A four-year inquiry into the 1985 bombing of an Air India flight is due to be published. The inquiry was ordered after the acquittal of two suspects and allegations of a bungled investigation by the Canadian police and intelligence services.
Air India flight 182 from Canada to India blew up off the Irish coast, killing all 329 people on board - most of them Canadian citizens visiting relatives in India - on 23 June 1985.
Around the same time, a second bomb exploded prematurely in Japan, killing two baggage handlers.
The bombings - widely believed to have been carried out by Canadian-based Sikhs in retaliation for India's deadly 1984 storming of the Golden Temple, the holiest shrine in the Sikh religion - remain Canada's deadliest terror attack.
But the trouble began even before 23 June.
On 4 June, members of the Canadian secret services followed two men to some woods on Vancouver Island.
They heard a loud explosion, but did not regard the incident as important.
Five months later the two men, Talwinder Singh Parmar and Inderjit Singh Reyat, were arrested on various weapons, explosives and conspiracy charges in connection with the Air India disaster.
However, the case against Parmar turned out to be flimsy, and charges were dropped. Reyat was fined on a minor explosives charge.
Parmar, regarded by the Royal Canadian Mounted Police (RCMP) as the mastermind of the Air India bombing, was killed by police in India in 1992.
Reyat ultimately pleaded guilty to manslaughter in connection with the Air India bombing, and was sentenced to only five years in prison.
Widespread expectations that he would testify against Ripudaman Singh Malik and Ajaib Singh Bagri - the two men acquitted in 2005 - proved unfounded.
After charges against Parmar were dropped in 1985, the next embarrassment for the investigation came with the news that the Canadian secret services (CSIS) had destroyed tapes of telephone calls made by Sikhs suspected of involvement in the Air India case.
The judge in the 2005 trial described this as "unacceptable negligence" but it was regarded as far more serious than that by members of parliament calling for an inquiry.
In 2000 a former secret services officer told the Toronto Globe and Mail newspaper he had destroyed the 150 hours of tapes rather than hand them over to the Mounties, because he feared the identity of informants would be revealed.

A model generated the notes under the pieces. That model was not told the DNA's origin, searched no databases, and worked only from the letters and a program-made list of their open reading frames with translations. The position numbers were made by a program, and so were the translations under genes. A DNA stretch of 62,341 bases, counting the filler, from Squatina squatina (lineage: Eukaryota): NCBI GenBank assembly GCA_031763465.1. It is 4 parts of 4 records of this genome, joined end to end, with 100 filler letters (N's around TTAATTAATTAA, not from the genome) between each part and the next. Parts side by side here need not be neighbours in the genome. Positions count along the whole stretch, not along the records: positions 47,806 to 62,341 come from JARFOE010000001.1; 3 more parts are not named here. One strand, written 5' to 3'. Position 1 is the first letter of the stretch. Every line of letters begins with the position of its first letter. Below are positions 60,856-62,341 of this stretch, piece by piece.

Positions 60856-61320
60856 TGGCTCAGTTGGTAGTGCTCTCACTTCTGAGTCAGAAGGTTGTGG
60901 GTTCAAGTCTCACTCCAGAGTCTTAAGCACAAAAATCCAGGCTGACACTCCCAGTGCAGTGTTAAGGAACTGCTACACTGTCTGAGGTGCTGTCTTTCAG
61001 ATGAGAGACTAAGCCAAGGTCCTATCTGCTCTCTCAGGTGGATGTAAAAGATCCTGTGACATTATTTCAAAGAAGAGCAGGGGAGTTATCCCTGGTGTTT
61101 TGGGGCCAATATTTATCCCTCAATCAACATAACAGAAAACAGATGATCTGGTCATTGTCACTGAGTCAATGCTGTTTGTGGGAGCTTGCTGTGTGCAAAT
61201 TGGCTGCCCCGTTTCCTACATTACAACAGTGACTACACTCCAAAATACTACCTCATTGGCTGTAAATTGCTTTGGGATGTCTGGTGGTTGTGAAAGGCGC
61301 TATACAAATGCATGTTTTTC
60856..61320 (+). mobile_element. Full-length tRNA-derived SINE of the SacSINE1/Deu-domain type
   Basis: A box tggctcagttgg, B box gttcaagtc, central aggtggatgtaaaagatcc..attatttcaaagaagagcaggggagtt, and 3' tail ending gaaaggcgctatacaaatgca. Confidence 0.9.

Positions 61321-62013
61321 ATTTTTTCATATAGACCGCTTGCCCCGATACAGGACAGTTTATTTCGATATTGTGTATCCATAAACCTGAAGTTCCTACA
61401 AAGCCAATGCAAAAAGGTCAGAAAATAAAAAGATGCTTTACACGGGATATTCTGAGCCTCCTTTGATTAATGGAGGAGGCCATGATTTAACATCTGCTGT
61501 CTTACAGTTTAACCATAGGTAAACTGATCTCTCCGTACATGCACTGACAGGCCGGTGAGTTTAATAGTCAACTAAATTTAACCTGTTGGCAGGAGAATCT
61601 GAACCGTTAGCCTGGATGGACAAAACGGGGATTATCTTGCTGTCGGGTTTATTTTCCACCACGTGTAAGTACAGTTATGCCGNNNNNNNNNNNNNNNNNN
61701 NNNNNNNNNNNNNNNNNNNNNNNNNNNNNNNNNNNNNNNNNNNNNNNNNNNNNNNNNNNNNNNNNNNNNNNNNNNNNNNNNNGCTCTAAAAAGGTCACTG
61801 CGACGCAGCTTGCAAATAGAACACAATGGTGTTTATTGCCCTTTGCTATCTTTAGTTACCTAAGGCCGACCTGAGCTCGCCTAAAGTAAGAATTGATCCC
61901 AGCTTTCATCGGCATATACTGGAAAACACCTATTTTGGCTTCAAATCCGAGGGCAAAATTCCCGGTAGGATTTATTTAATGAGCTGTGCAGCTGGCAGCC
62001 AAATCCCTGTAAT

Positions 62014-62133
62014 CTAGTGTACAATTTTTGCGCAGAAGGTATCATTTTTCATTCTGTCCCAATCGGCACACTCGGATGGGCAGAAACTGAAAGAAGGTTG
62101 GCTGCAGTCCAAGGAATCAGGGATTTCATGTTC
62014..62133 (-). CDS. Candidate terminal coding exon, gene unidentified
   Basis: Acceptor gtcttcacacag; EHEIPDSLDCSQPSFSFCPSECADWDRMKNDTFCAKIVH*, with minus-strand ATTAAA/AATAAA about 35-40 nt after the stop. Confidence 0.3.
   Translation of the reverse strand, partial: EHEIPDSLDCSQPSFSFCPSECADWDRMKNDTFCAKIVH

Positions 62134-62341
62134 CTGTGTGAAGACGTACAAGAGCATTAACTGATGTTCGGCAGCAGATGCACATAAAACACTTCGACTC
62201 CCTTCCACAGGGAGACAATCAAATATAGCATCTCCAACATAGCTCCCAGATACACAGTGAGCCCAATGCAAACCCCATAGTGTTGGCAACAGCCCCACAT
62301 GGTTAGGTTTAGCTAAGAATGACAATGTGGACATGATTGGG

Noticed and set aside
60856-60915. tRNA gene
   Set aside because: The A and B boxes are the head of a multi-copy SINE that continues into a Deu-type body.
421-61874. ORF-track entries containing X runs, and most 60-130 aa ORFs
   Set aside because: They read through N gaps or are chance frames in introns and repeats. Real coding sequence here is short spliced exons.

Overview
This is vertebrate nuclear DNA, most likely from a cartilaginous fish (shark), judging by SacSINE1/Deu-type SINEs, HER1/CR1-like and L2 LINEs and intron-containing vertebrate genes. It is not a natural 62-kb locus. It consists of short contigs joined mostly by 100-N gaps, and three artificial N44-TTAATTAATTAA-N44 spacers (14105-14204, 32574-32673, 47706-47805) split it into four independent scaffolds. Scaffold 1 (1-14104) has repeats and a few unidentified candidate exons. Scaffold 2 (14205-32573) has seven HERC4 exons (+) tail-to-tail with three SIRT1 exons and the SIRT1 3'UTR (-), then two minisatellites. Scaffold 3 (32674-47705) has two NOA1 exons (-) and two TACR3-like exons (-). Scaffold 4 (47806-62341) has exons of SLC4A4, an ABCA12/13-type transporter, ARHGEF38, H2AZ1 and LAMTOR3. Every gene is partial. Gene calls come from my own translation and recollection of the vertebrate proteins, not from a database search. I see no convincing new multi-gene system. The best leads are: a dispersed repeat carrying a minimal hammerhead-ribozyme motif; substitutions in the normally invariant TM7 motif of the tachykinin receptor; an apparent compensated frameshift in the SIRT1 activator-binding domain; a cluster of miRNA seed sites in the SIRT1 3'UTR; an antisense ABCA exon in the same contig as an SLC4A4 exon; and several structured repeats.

And according to RCMP documents, the CSIS ordered the destruction of the wiretaps to conceal the fact that one of its agents had infiltrated a circle of Sikh extremists planning the attack.
He was ordered to pull out three days before Air India Flight 182 blew up.
The next blow for investigators came in November 1998, when a Sikh publisher, Tara Singh Hayer, was killed at his home.
Mr Hayer was to have been a prosecution witness in the Air India trial, and had already been paralysed in an earlier attempt on his life.
Ajaib Singh Bagri, a mill worker from Kamloops, BC, and Ripudaman Singh Malik, a wealthy Vancouver businessman, were accused of planting the bombs on board the plane.
But the prosecution case turned on the reliability of key prosecution witnesses, who claimed the accused had privately confessed to involvement in the bombing.
One was a woman who had been employed by Mr Malik. The pair had been close, but Mr Malik later fired the woman (given anonymity by the court) after reportedly calling her a "slut".
The judge concluded that she had "not been truthful" with the court, saying he found it hard to believe her when she said that she still loved and respected Mr Malik, despite testifying against him.
Another witness, an FBI informant from New York referred to as "John", was controversially paid $460,000 to testify against Mr Bagri.
He said he needed the money to protect himself and his family against possible retaliation.
Another witness who came forward with evidence implicating Mr Malik at a very late stage, after the trial had started, admitted that he was in serious financial difficulties, but denied that the hope of collecting a reward had inspired him to give evidence.
After the acquittals, the judge said the prosecution had failed to prove its case in what had been one of the longest and most expensive trials in Canadian history.
The inquiry was ordered in June 2006 by the then Prime Minister Stephen Harper amid outrage from the public and victims' families over the events.
Carried out by Air India Commissioner John Major, the inquiry has also examined aviation security, the financing of terrorism and Canada's ability to handle major terror-related trials in future.